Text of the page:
Breath, Mind, Body Stress Reduction
Breath, Mind, Body Stress Reduction
Breath, Mind, Body Stress Reduction

Resonance frequency breathing is a way of breathing (slow relaxed diaphragmatic breathing at around 3-7 breaths per minute) that has a regulating effect on the autonomic nervous system and other key body systems such as the circulatory system.

This type of breathing, (when practiced for a period of time and in the right conditions), calms the body’s fight and flight response, increases the activity of the parasympathetic nervous system and the vagus nerve. Calming the fight and flight response and activating the vagus nerve is important for helping us cope with the damaging effects of stress and also for helping the healing process. Resonance frequency breathing also stands out as a breathing technique because of the way it affects our physiology. When a person breathes at their resonance frequency their respiratory, cardio-vascular and autonomic nervous work can together in a synchronized manner and function more efficiently. The reasons why this happens are very interesting and have to do with the laws of physics and the physiology of homeostasis (ie. the body’s ability to maintain stability under changing conditions).

If you want to know a bit about the physics and physiology of resonance frequency breathing please read the next section, if not you can skip over this section.

The Physics of Resonance and Oscillations

The term “resonance frequency”,  as used here, comes from physics and describes the frequency of oscillation that enables an oscillator to respond to the forces acting on it and express its maximal (natural and undampened) amplitude. This definition can be hard to wrap your head around without some more information about what an oscillation is. So here is the text book definition of an oscillation. “An oscillation is the repetitive variation, typically in time, of some measure about a central value (often a point of equilibrium) or between two or more different states”.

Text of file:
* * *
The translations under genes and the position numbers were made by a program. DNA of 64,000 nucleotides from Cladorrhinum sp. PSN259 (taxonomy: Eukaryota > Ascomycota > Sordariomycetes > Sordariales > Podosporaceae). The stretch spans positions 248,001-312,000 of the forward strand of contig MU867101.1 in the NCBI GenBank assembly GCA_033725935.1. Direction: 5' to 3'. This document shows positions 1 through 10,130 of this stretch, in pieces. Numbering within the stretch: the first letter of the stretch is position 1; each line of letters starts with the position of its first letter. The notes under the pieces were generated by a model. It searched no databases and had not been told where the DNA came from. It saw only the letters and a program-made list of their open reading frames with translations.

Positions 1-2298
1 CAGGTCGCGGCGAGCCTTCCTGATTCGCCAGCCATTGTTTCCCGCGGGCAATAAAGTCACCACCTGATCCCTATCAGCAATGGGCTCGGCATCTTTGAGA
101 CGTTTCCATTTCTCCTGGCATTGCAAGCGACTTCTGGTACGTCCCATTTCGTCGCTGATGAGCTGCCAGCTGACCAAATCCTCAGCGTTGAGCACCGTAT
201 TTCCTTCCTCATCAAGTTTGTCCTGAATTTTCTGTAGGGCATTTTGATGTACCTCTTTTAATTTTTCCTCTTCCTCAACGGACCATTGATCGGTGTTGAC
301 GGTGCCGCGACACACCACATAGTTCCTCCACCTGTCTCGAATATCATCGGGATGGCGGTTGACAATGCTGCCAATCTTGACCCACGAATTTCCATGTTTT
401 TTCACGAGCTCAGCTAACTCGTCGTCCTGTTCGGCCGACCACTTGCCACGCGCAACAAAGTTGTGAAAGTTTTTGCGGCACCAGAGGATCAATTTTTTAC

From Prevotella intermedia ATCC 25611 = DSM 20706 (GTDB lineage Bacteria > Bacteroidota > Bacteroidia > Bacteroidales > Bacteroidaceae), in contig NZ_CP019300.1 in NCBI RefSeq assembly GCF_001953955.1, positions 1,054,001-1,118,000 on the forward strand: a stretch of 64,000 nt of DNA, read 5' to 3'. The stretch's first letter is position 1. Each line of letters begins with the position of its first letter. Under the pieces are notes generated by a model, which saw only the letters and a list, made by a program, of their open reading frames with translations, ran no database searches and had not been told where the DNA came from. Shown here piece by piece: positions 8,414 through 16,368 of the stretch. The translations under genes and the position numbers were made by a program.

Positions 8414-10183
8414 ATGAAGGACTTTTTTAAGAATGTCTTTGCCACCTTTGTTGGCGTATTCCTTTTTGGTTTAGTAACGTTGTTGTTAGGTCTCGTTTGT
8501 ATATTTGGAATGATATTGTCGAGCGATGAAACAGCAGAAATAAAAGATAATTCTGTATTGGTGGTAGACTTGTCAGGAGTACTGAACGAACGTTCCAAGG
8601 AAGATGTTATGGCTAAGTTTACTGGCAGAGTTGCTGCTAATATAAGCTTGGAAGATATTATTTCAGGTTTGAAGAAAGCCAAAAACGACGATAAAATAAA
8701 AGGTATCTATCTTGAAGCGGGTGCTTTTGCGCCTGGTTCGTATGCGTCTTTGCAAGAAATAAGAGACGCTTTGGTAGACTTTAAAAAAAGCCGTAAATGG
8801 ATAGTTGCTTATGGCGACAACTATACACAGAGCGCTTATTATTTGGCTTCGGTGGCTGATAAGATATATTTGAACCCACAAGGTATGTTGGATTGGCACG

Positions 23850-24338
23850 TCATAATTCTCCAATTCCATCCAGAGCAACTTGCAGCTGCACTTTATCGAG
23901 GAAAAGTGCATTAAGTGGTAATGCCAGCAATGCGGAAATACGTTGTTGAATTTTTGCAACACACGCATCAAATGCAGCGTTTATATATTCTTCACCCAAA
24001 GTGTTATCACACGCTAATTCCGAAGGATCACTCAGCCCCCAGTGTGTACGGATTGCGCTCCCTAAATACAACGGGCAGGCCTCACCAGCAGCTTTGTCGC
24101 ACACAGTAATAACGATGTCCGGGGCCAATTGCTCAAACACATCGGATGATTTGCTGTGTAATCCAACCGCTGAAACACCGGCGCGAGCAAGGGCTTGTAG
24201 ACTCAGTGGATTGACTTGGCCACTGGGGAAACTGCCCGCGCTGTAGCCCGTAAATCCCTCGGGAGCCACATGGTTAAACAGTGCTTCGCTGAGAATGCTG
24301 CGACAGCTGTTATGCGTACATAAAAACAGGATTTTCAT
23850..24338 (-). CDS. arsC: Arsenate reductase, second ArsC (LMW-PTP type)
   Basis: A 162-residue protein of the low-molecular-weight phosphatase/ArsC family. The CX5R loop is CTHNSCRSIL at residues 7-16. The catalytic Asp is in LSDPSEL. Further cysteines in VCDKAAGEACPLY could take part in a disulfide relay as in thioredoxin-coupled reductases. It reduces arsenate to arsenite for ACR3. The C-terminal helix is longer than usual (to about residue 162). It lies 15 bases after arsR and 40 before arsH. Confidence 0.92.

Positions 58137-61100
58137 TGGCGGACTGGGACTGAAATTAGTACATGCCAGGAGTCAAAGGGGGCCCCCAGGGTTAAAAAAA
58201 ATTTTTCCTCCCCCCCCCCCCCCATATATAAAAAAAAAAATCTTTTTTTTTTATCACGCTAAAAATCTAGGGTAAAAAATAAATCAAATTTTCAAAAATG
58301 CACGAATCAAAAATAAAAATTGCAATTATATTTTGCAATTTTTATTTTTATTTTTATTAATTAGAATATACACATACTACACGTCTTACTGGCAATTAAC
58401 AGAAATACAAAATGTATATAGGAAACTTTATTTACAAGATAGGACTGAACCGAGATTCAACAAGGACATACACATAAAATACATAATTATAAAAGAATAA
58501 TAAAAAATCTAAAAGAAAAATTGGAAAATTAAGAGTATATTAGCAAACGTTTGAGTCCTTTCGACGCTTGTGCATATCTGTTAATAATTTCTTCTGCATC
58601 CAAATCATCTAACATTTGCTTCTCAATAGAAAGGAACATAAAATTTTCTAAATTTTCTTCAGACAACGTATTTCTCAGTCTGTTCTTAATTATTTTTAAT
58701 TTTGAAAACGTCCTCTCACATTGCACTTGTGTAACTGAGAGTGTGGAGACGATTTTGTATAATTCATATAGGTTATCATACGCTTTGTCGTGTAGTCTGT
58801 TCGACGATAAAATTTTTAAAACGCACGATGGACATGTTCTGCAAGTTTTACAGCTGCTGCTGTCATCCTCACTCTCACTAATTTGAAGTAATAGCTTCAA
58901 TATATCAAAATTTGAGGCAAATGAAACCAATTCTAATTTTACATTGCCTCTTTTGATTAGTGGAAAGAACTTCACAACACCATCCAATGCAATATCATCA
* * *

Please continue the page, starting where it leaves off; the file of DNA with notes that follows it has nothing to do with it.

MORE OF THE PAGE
Oscillations occur in mechanical systems and in living systems like the human body. Most of our physiological processes oscillate e.g. breathing is an oscillation, heart rate variability is an oscillation, blood pressure oscillates, lymphatic circulation oscillates and so does metabolic activity, peristaltic activity in the gut, periodic nerve firing in the brain and autonomic nervous system and a host of other functions.

All oscillating systems have a “resonant” or “resonance” frequency, a speed at which the size of the oscillations are maximised when some force acts upon it. Resonance frequencies help oscillating systems to interact with each other so that they can more respond effectively and adapt quickly and appropriately to changes in internal and external conditions (e.g. increase physical activity, stress, threat, temperature changes, metabolic activity etc).

How resonance frequency breathing works

Breathing is one of the few oscillating systems in our body that is actually under our voluntary control. Breathing has the ability to entrain, organise and regulate other oscillating systems, helping them to also oscillate at their optimal (resonance) frequency.

In this diagram you can see how changes in heart rate (amplitude of heart rate variability) are greatest, and go into phase with breathing when breathing is slowed down towards 5 breaths per minute (the resonance frequency of breathing).

So the good news is we can choose our speed, style and depth of breathing to influence our body’s capacity for optimal function during the changing conditions of daily living. And we can use our breathing to tune other oscillating systems for better function.

The circulatory system is a prime example of an oscillating system that can be affected in beneficial ways by resonance frequency breathing. Heart rate and blood pressure both oscillate. They interact with and respond to each other’s oscillations as well as with the oscillations of breathing and the oscillating activity of the autonomic nervous system. For example in a healthy person, a faster heart rate makes blood pressure go down and a slower heart rate makes blood pressure go up. Inhalation makes our heart rate go up and exhalation makes our heart rate go down. These are normal responses that happen every day. These types of co-ordinated responses do things such as protects our arteries from damage, improve uptake of oxygen and regulate our autonomic nervous system. While these normal  responses tend to  decline in people as they age or develop various diseases it seems that they can be improved with resonance frequency breathing.

Resonance Frequency Breathing and blood pressure